The rally has also forced some hedge funds to retreat with heavy losses. Short-seller Citron, a target for some of the individual traders who have helped drive huge gains for a number of niche Wall Street stocks in the past week, said in a video post it had abandoned its bet on GameStop shares falling.

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With commentators and lawyers calling for scrutiny of the moves, Nasdaq chief Adena Friedman said exchanges and regulators needed to pay attention to the potential for “pump and dump” schemes driven by chatter on social media.

The Securities and Exchange Commission (SEC) declined to comment.

READ MORE: Will the 2nd coronavirus wave wipe away Canada’s movie theatres?

Mainstream commentators have questioned the justification of moves in a number of heavily-hyped stocks in recent days, at a time when some on Wall Street are wondering if months of stellar overall gains have driven shares into bubble territory.

GameStop’s stock has surged nearly 700 per cent in the past two weeks, upping the struggling video retailer’s market value from $1.24 billion to more than $10 billion. BlackBerry is up 185 per cent and on course for its best month ever.

Along with AMC and Nokia Oyj, the two were again among the most heavily traded in pre-market deals, with Reddit discussion threads again humming with chatter about the stocks.

“These are not normal times and while the (Reddit) … thing is fascinating to watch, I can’t help but think that this is unlikely to end well for someone,” Deutsche Bank strategist Jim Reid said.


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‘Tenet’ movie release seen as litmus test for industry – Aug 26, 2020

The advent of easily access apps like Robinhood that allow ordinary Americans to make stock market trades at almost no initial cost has spurred a boom in direct investment over the past year as trillions of dollars in official stimulus drove markets higher.

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On GameStop, the retail army have pitched themselves against some of the institutional short-sellers — a traditional area for hedge funds — who promote and bet on falls in companies they judge as weak.

Overall, short-sellers in GameStop were down $5 billion on a mark-to-market, net-of-financing basis in 2021, which included $876 million of losses early Tuesday, according to analytics firm S3 Partners.

Barron’s reported late on Tuesday that the top securities regulator in Massachusetts believes trading in GameStop stock suggests there is something “systemically wrong” with the options trading around the stock.

Others say that the trades are at the end of the day up to the investors who make them.

“The SEC has investigated Robinhood before, but when you have a structure in place that allows the zero-cost trading platforms to operate – how do you stop that flow?” said Neil Campling, head of tech media and telecom research at Mirabaud Securities.

Trading in GameStop stock was halted for volatility nine times on Monday and five times on Tuesday.

— With files from Global News money reporter Erica Alini

© 2021 Reuters

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2 short sellers admit defeat, bail out at huge loss as GameStop share surge hits 1000% – CBC.ca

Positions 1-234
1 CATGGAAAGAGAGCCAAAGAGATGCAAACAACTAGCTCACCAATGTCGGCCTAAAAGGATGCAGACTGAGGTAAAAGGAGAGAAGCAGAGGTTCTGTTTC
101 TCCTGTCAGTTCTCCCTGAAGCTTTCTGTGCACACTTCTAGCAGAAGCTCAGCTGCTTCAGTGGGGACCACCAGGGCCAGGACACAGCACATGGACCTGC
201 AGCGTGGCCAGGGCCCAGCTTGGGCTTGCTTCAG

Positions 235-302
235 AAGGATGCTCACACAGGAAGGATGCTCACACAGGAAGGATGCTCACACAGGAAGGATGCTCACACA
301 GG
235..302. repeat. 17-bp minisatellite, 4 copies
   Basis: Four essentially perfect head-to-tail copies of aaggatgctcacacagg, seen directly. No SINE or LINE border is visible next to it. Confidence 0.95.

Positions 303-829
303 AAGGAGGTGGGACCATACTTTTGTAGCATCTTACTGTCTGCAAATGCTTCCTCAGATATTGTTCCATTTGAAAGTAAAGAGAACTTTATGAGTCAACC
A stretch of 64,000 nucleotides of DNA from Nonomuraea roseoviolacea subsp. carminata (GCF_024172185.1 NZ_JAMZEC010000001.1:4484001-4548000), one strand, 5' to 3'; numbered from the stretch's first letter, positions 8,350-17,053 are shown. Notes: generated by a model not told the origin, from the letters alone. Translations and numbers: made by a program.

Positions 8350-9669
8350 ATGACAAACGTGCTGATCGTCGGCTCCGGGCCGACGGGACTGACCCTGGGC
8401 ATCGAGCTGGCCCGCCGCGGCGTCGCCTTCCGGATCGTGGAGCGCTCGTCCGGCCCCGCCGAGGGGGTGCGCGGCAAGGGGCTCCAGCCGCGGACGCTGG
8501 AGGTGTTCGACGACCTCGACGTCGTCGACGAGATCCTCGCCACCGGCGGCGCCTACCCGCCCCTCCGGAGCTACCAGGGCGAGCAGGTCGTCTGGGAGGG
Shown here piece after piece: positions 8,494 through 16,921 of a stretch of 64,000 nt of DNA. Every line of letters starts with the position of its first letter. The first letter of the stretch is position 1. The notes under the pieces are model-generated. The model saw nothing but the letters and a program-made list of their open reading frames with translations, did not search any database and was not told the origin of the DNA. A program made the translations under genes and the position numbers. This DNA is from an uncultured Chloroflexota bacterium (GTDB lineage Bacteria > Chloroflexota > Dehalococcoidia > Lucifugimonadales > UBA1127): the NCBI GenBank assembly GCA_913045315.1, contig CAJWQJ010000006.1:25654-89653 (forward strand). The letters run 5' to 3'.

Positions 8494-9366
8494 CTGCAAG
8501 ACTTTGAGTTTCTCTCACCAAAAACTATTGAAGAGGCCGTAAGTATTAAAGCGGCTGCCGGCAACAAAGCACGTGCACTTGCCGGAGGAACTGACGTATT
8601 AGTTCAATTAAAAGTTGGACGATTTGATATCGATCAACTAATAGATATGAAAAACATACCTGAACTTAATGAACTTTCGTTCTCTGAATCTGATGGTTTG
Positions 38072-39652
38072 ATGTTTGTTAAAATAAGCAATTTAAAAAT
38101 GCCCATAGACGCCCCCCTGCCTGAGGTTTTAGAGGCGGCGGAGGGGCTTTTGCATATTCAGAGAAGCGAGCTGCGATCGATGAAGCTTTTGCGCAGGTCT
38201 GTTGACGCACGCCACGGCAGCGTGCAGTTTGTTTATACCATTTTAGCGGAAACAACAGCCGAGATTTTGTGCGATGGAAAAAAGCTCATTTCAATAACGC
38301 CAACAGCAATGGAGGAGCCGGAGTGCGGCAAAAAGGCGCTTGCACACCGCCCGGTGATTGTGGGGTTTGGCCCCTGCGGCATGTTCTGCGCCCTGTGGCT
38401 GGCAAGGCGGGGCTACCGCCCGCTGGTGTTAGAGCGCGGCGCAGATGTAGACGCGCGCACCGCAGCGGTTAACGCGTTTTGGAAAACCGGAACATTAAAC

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In the David and Goliath saga surrounding the struggling retail chain GameStop, Goliath has fallen.

Two Goliaths, actually.

A pair of professional investment firms that placed big bets that money-losing video game retailer GameStop’s stock will crash have largely abandoned their positions. The victors: an army of smaller investors who have been rallying on Reddit and elsewhere online to support GameStop’s stock and beat back the professionals.

One of the two major investors that surrendered, Citron Research, acknowledged Wednesday in a YouTube video that it unwound the majority of its bet that GameStop stock would fall. Andrew Left, who runs Citron, said it took “a loss, 100 per cent” to do so, but that does not change his view that GameStop is a loser.

“We move on. Nothing has changed with GameStop except the stock price,” Left said. He did acknowledge that Citron is taking a fresh look at how it bets against companies, in light of the GameStop campaign.

Melvin Capital is also exiting GameStop, with manager Gabe Plotkin telling CNBC that the hedge fund was taking a significant loss. He denied rumours that the hedge fund will fail.

The size of the losses taken by Citron and Melvin are unknown.

GameStop’s stock surged as high as $380 Wednesday morning, after sitting below $18 just a few weeks ago.

GameStop’s stock has long been the target of investors betting that its stock will fall as it struggles in an industry increasingly going online. The retailer lost $1.6 billion over the last 12 quarters, and its stock fell for six straight years before rebounding in 2020.

That pushed investors to sell GameStop’s stock short.

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An animated explanation of how people make money from stocks losing value 0:46

Essentially, these short sellers borrowed shares of GameStop and sold them in hopes of buying them back later at a lower price and pocketing the difference. GameStop is one of the most shorted stocks on Wall Street.